Social Entrepreneurs and The Power of New Ideas
According to journalist David Bornstein, social entrepreneurs are people with powerful ideas to improve other people's lives who have implemented these ideas across cities, countries and, in some cases, the world. These are the doctors, lawyers, engineers, teachers, journalists and parents who solve social problems on a large scale and have a profound effect on society. Bornstein points out that they are usually not famous, and are usually not politicians. They are the people who create a transformative force that addresses major problems in the pursuit of a vision, and they will not give up until they have spread their ideas as far as possible.
How to Change the World provides a close look at numerous people from several countries - including the United States, Brazil, Burkina Faso, Hungary, India and Bangladesh - who have advanced systemic change and shifted behavior patterns and perceptions. They have ideas for attacking problems, Bornstein points out, and are unwilling to rest until they have spread their ideas throughout society.
Solving Challenging Problems
Bornstein has chronicled the achievements of many of these people in solving problems that challenge all societies around the globe: inadequate education and health systems, environmental threats, declining trust in political institutions, entrenched poverty, high crime rates, etc. He also demonstrates how their ideas can help businesspeople and nonprofit managers see how social entrepreneurs have served large "markets" with limited resources to solve problems and make a positive change. The creative people Bornstein describes possess the determination and will to propel the innovation that society needs to tackle its toughest problems. He points out that these lessons can be applied across all types of organizations and industries.
Bornstein also describes the recent growth of what he calls the "citizen" sector - the nonprofit and nongovernmental organizations that make up the framework of the social and economic supports, thus multiplying the number and the effectiveness of the world's social entrepreneurs. According to business guru Peter Drucker, this sector is America's leading growth industry.
Bornstein explains that by "sharpening the role of government, shifting practices and attitudes in business and opening up waves of opportunity for people to apply their talents in new, positive ways, the emerging citizen sector is reorganizing the way the work of society gets done."
One of the social entrepreneurs Bornstein profiles is Gloria de Souza, a 45-year-old elementary school teacher in Bombay whose dream in 1981 was to transform education across India. Over her 20 years of teaching experience, she was pained by the rote learning taking place in her school that she felt was holding back her students. By adapting her teaching ideas to India's specific circumstances and founding an organization to build a team to spread her ideas -with the help of a stipend from the social entrepreneur organization Ashoka - she was able to disseminate her Environmental Studies (EVS) approach to teaching. In just a few years, she could demonstrate that her approach significantly increased students' performance. "By the end of the 1980s," Bornstein reports, "the Indian government had incorporated EVS into its national curriculum, making it India's official standard of instruction in grades one through three."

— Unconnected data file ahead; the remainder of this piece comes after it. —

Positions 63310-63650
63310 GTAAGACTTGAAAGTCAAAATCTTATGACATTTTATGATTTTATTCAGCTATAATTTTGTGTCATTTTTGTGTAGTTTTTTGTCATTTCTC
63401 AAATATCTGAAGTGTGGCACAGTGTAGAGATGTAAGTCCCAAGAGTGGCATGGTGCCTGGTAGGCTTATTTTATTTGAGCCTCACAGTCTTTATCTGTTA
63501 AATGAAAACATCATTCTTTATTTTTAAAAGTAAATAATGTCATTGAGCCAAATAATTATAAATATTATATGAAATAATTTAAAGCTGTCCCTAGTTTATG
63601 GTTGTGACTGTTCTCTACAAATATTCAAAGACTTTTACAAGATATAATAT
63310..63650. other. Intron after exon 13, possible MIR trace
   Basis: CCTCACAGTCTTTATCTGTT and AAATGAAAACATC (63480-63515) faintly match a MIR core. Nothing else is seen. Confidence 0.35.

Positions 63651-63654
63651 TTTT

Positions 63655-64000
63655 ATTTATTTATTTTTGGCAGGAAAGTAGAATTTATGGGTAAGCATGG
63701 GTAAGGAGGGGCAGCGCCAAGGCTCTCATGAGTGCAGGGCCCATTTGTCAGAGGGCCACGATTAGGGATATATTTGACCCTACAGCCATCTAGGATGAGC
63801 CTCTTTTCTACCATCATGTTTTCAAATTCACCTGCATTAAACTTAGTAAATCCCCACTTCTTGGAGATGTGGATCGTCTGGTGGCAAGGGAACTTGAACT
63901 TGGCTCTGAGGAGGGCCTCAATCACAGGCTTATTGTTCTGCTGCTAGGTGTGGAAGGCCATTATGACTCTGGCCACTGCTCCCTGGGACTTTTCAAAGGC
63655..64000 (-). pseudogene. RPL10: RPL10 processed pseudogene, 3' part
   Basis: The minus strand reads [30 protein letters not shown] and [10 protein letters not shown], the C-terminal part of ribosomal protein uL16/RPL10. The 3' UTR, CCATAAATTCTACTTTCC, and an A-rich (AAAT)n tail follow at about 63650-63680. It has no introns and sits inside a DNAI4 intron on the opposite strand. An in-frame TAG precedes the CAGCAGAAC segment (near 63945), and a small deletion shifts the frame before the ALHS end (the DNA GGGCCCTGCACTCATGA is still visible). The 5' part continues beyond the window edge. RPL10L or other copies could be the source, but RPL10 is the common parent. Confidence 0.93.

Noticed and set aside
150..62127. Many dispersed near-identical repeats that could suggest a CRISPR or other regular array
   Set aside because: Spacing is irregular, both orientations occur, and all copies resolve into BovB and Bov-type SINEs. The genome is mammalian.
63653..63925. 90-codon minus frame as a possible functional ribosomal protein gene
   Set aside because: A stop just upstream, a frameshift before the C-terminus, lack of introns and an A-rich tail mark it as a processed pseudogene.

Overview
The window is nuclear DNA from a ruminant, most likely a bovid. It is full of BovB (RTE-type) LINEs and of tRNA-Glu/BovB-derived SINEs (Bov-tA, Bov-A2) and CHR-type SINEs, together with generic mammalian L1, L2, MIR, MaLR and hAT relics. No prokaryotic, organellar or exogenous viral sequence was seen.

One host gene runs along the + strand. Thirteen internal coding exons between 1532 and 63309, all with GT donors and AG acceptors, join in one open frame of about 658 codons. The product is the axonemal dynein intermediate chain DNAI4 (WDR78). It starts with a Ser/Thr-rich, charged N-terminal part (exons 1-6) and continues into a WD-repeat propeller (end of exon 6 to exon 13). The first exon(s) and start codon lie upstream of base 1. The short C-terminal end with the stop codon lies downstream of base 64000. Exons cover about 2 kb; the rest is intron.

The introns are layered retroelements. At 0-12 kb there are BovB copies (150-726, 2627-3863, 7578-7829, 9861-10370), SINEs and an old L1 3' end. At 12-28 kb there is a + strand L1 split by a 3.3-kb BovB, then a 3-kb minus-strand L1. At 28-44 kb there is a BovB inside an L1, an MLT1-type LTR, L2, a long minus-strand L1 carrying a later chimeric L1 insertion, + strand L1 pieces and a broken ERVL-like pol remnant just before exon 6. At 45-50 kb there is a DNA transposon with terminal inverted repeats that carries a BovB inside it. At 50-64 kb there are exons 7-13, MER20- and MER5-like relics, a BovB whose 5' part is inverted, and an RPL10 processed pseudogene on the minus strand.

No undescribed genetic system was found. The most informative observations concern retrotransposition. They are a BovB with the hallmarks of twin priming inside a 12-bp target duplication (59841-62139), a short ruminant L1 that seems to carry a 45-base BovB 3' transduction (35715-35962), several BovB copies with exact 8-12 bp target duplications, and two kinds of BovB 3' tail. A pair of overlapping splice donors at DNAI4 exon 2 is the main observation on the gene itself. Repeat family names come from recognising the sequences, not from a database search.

Bornstein also describes - through the example of Muhammad Yunus of the Grameen Bank - how a social entrepreneur can innovate better ways to alleviate poverty among a group of people. Yunus attacked this challenge by focusing on access to capital. By creating a way for villagers to access small amounts of working capital, they are able to purchase assets, increase their productive capacity, and capture profits that usually go to moneylenders and land owners.
Bornstein also highlights Justin Dart, a Texas Republican who had contracted polio in 1948 when he was 18 years old, and been denied a teaching certificate because he used a wheelchair. After visiting a facility in South Vietnam in 1967 for children with polio and witnessing the deplorable conditions there, he returned to the United States and became a spokesman for disability rights. He would eventually become a member of the National Council on the Handicapped during the presidency of Ronald Reagan, and worked to advance the first version of the Americans with Disabilities Act. In 1990, as chairman of the President's Committee on Employment of People with Disabilities, he fought to achieve the law's passage.
Bornstein shows readers how inspired individuals can use determination and innovation to make a difference.
Why We Like This Book
How to Change the World reveals fascinating stories about remarkably creative people who have been able to challenge the status quo and facilitate positive change for others. Any organization can use these stories that address many of the most difficult issues facing people today to gain inspiration to solve problems where others have failed.